Jon Bon Jovi believes his teenage son, Jacob, suffered from a "mild version" of coronavirus.
ET's Nischelle Turner spoke to the 58-year-old singer via video chat on Friday about how he and his family have been holding up amid the coronavirus pandemic, and he said that his 17-year-old son, Jacob, had a form of COVID-19.
"The whole family is together, all the kids are here with us," Jon tells ET, referring to him and his wife, Dorothea. "We've been here 15 days now, not that I'm counting. Everyone here, Jake had a mild version of it just the intestinal kind."
Jon said Jacob was quarantined from the rest of the family, which includes his 26-year-old daughter, Stephanie, and his two sons, 25-year-old Jesse and 15-year-old Romeo. Thankfully, he said Jacob is feeling better after visiting with a private doctor.
"Dorothea created the quarantine zone, you know, with the laundry room being triaged and no one could go in there unless they had gloves and a mask and she had a bathrobe on backwards and different slippers," he shares. "But we kept him in there until all of the symptoms had cleared and now he's a hundred percent."
He noted that Jacob didn't actually get tested for coronavirus because it was "pretty difficult to get one."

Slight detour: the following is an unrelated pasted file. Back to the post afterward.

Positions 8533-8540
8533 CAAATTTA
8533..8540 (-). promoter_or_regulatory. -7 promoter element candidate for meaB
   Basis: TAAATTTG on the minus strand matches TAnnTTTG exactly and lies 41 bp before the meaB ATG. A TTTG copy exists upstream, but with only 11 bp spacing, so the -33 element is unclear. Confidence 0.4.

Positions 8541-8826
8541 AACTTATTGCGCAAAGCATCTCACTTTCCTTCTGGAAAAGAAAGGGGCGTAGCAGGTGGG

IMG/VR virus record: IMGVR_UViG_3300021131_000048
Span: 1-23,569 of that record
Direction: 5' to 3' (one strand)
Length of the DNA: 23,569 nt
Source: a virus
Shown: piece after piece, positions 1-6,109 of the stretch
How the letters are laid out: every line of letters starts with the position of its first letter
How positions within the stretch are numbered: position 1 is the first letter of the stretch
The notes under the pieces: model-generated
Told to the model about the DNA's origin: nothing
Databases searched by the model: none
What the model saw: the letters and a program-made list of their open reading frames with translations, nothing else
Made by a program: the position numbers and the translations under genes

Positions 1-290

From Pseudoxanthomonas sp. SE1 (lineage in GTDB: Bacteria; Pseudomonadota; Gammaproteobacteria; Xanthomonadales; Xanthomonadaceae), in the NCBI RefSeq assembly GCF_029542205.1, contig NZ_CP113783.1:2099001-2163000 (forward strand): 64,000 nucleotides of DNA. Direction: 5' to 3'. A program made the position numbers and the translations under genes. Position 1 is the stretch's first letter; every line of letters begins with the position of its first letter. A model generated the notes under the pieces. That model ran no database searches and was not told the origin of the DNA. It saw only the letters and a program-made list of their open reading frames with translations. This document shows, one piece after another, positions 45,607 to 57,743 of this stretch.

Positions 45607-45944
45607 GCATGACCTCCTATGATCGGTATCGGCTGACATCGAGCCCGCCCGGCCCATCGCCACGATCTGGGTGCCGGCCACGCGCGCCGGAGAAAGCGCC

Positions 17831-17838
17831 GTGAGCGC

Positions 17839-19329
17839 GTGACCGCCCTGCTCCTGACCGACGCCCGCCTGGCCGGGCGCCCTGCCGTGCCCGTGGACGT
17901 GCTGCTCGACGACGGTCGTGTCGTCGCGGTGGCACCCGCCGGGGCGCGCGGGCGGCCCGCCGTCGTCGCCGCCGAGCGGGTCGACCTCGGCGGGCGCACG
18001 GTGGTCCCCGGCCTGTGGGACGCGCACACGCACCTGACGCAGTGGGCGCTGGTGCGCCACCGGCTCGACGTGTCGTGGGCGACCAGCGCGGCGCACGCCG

"It stemmed from some of the young guys that we had taken in here that also tested, they were tested and tested positive and had the main symptoms but they had left, and so we just followed those same protocols," he explains.
Meanwhile, Jon is no stranger to giving back when it comes to the community, and he recently wrote a new song inspired by the coronavirus pandemic called "Do What You Can" and is asking fans to write a second verse.
"I've been the narrator throughout my career whether I've written the song or co-written the song, I've always been the voice of it, I'm the narrator," he says. "You know, these are the stories of the people so I thought this is an opportunity to share it with the people and even though I completed the song, I put the call out there, like a call to action for folks to write the lyrics and I go through the ones I can get my hands on and come back to folks and, you know, I plan to keep this going throughout this whole ordeal."
"It first of all goes to show the healing power of music," he adds about the thousands of responses he's been getting. "It shows that kind of community like in those situations before -- like 9/11 or Superstorm Sandy or now this -- this is the time people come together and we shine a light on it and the truth is, little situations like this are happening every day to somebody across the country. This is that opportunity for me to show somebody else we are together."
For more on how the entertainment world has been affected by coronavirus, watch the video below: